Bontanoan shrieked another of his shockingly high-pitched cries and thus willed his warriors to rally. Closer to the centre the boar riders shuffled about a bit once more, still uncertain of where and how to deliver an attack. As they wondered what it was their living god would want them to do, suddenly Bontanoan himself, still reeling from the after-effects of his miscast and trying to re-cast the same spell, somehow messed it up a second time! The resulting wave of undirected magical force washed through his skin to his heart and liver, then gushed outwards in explosive force to tear all life from his frame.
The living god was … no longer living!
His spawn brother Goakitlan screeched in despair, a sound entirely different to Bontanoan’s rallying cry of moments before. Distracted, he failed to parry a blow from the shambling undead Hulks in front of him and his blood was also spilled – though he was still (for now) alive. When nigh upon a dozen pygmy skirmishers fell to the vampire fleet Admiral’s rage and the might of his hulks, Goakitlan’s wits fled from him. Wounded, bereft of his brother, he joined his skirmishers in flight and when this time they could not escape, he was cut down with them.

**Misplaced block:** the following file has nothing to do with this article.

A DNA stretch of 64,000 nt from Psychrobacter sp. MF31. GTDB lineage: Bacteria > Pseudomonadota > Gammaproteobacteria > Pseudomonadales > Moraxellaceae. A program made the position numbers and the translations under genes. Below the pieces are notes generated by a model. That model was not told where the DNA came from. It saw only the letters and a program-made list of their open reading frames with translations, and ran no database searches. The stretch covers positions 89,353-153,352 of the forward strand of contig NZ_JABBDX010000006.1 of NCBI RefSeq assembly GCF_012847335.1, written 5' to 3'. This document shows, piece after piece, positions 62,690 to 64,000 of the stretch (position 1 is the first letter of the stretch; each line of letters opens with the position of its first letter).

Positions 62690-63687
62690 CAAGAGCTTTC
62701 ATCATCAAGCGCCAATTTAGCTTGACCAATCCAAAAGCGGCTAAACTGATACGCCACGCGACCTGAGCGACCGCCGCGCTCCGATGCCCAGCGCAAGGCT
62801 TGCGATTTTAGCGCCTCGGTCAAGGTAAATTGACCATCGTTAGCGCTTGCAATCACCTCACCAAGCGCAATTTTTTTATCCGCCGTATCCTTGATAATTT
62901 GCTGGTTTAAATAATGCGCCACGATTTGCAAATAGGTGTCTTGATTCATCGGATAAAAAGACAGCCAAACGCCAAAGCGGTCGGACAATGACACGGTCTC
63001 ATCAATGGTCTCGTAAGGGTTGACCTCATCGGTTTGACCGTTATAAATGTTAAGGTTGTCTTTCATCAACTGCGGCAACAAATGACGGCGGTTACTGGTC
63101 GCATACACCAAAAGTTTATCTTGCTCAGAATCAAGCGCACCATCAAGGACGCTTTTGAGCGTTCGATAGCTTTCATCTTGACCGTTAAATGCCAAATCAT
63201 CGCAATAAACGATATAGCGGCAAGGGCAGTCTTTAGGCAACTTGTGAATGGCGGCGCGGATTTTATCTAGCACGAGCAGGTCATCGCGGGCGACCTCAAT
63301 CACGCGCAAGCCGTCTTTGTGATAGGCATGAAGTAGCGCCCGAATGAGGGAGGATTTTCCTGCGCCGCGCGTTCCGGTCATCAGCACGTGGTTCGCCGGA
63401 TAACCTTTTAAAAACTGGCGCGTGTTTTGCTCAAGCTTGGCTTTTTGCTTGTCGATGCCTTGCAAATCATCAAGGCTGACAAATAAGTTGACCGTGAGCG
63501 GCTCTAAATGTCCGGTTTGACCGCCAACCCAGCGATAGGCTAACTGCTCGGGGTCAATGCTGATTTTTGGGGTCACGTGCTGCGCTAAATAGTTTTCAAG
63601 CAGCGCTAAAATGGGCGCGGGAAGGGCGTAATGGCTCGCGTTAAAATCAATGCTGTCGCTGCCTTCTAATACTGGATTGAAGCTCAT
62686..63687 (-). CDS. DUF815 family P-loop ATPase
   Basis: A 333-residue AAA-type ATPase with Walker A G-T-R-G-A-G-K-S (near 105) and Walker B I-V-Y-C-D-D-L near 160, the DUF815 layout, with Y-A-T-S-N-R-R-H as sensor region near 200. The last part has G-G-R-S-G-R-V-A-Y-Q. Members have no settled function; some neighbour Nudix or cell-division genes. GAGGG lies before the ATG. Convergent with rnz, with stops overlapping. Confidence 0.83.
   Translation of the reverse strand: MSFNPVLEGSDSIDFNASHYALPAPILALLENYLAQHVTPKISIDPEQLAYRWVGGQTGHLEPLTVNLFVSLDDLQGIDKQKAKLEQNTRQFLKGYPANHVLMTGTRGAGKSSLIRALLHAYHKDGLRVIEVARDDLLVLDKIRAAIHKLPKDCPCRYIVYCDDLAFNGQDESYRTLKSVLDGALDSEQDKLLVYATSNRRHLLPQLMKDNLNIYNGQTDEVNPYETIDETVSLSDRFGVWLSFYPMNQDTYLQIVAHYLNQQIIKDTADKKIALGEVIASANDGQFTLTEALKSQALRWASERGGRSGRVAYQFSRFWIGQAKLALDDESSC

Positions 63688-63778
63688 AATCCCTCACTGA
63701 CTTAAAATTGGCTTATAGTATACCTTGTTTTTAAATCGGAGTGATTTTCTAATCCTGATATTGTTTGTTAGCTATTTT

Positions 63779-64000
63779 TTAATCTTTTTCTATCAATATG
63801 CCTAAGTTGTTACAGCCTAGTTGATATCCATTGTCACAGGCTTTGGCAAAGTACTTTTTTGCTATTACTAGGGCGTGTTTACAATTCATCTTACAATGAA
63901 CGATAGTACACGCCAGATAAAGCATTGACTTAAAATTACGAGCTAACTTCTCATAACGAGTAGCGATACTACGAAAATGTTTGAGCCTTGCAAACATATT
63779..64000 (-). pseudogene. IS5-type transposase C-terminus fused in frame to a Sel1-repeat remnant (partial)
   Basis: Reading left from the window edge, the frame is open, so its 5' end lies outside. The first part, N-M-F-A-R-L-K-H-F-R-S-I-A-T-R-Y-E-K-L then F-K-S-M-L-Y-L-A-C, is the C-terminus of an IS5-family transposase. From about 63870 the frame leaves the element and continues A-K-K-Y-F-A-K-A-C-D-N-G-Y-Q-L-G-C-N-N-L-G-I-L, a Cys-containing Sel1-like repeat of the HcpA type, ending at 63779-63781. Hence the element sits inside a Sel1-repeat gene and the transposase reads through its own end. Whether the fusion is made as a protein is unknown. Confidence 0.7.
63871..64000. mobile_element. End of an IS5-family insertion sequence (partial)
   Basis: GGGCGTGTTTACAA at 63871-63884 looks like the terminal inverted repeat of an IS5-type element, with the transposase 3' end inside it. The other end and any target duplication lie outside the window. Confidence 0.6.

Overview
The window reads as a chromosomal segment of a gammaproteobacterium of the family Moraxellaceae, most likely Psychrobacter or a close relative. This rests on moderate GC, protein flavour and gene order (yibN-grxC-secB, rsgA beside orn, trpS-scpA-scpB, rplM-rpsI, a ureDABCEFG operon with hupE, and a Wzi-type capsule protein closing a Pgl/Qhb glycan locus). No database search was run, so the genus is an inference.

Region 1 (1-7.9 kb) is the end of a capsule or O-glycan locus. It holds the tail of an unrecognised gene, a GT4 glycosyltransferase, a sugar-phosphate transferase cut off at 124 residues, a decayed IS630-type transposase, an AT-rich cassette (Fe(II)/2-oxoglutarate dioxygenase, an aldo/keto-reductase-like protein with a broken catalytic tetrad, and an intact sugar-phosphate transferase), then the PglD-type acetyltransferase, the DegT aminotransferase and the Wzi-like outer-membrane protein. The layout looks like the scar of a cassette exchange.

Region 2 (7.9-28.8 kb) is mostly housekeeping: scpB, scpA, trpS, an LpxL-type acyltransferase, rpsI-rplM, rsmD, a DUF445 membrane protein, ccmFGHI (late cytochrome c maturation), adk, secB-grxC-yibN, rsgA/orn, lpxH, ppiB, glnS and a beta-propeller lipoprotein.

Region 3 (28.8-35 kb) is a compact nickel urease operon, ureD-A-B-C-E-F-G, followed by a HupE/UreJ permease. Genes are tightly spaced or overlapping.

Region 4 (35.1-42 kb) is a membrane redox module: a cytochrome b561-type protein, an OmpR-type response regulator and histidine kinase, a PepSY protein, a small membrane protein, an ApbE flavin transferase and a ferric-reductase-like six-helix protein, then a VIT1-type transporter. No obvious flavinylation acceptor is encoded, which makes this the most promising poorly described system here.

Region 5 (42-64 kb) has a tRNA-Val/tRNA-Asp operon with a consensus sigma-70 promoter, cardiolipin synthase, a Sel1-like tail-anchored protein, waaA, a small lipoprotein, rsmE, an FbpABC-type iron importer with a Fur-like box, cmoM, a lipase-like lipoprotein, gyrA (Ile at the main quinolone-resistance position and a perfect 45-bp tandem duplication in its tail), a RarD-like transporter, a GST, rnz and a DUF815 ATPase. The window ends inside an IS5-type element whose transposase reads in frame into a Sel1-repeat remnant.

Now the pygmy braves found themselves fighting the blue vampire once more, though to be honest they barely noticed, for they were reeling in their attempts to take in the impossible fact that their god had just burst right before them!
The poor braves had no chance at all. They too fled, only to be chased by the crazed Galdabash and his monstrous bodyguards.
The salamanders, not knowing they were being led by a god, returned themselves to the artillery duel and laid low one of the carronades’ crew with fire…
… while more and more zombies collapsed in the fight against the swarms.
The foetid wyvern joined Galdabash (probably unnecessarily) in the fight against the pygmy regiment, while over on the other side of the battlefield the scurvy dogs threw themselves at the skirmishers currently fighting the rats. As both carronades drew yet more blood from the Salamanders (Game Note: Very frustrating – 1 and 2 wounds respectively, from D3 wounds weapons, thus killing neither of the 3 wound creatures!), the pygmy skirmishers proved their worth and by killing enough dogs and rats they so weakened the curse holding the undead together that the remaining foes collapsed too!
At that moment a bloated corpse finally got to the dwarf-boar Riders. Of course, they dispatched the shambling bag of bandages easily, but found out to their cost the danger of doing so. It burst, releasing noisome odours so strong that they killed two pygmies.
By now there were hardly any zombies left from the two regiments in the centre …
… so the pygmy dwarf-boar riders turned to face the other regiment that had come around the flank.
The zombies, however, were still too far away for them to charge, and had stopped moving forwards themselves. Some part of their fragmented minds knew that to get any closer to the boar riders would have been a pointless sacrifice. So they stood, motionless, staring with empty (sometimes quite literally so) eyes at the riders.